What are smartphones doing to us?

WARWICK. In a wide-ranging discussion, 11 Warwick Valley High School students examine the world they live in, thanks - and sometimes no thanks - to smartphones.

| 26 Aug 2019 | 12:52

During a field trip to Straus News, the parent company of The Warwick Advertiser, eleven Warwick Valley High School sophomores and juniors from Carrie-Lynn Taylor’s journalism class discussed the pros and cons of having a smartphone. They offered the perspective of students who have had phones since middle school.

Here's what they had to say:

Better trust between children and their parents.

Ability to communicate and make plans with friends and family.

Not allowing your child to have a phone can hold them back from adapting to what is new, to how the world is.

Entertainment, funny stuff: laughter is good therapy

Gives outcasts a place to fit in with others

Helpful resource for school (Google Classroom, Remind); information is readily available at all times.

Helps kids find their own interests/passions

Can be used to promote small businesses and bands like local band Otis

Helpful for finding jobs

Having a phone makes meeting up easier.

Having a phone combats boredom

“So much music I listen to and love I only know because of my phone,” said Matt Traverso, 17.

“If a kid has a style their parents don’t agree with, they can find a safe space online,” said Matt Traverso, 17.

“I challenge my parents.” said Ruby Glynn, 17.

“My least favorite thing is having nothing to do and being lonely," said Conor Borthwick, 16.

Unrealistic expectations of body image.

Lack of going outside and having traditional socialization:

Unrealistic expectations of life in general: celebrities and social media icons, your friends’ trip photos, can make you feel “my life is horrible.”

Peer pressure

Learning things you aren’t mature enough to deal with, like eating disorders or self-harm.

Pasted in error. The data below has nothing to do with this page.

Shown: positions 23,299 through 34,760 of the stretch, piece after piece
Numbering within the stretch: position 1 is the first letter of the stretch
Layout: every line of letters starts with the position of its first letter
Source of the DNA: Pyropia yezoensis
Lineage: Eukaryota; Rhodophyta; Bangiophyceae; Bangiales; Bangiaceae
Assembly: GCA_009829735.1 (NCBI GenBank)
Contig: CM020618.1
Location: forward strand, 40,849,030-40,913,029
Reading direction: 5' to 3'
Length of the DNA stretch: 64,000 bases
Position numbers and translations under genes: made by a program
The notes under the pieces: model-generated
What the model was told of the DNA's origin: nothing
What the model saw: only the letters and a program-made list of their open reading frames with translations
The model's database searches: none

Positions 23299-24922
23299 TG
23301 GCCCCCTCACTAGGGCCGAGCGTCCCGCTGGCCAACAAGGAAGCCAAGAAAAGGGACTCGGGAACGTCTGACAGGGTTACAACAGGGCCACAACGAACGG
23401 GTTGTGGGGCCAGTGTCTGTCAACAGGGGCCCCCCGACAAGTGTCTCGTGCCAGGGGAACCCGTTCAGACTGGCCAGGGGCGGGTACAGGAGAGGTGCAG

Lack of privacy. Parents can see exactly where you are at all times, who you’re with, even how fast you’re driving.

Speaking to strangers.


Anxiety caused by being left out/FOMO/too much knowledge of what others are doing.

Becoming lazy in school.

Restricts productivity in and out of school

Physical interaction becomes less valuable. At sleep overs now, instead of giggling and staying up all night, everyone gets on their phones and falls asleep.

There is often a misunderstanding of tone of texts ... was someone being passive aggressive?

Lack of mystery/the unknown.

“With Snapchat, you see everyone’s face every five seconds. Imagine just going home and just not talking to people and seeing them the next day? It’s so exciting,“ said Stephanie Gratzel.

“I just kind of wish I never got a phone ... like I had a life outside of social media,” said Michelle Graff, 15.

“I was so embarrassed until I had a phone,” said Chloe Cullen, 15.

“I don’t have a lot of freedom. My parents track me,” said Michelle Graff, 15.

“I used to read so much. I remember I would go to the library, read a book, and then an hour later I’d want to go back. Now it seems like I have other things to do—look at my phone,” said Chloe Cullen, 15.

“I shouldn’t have gotten my phone so young: 10 or 11. I wasn’t ready to see everything I saw,” said Mia Silvestri, 17.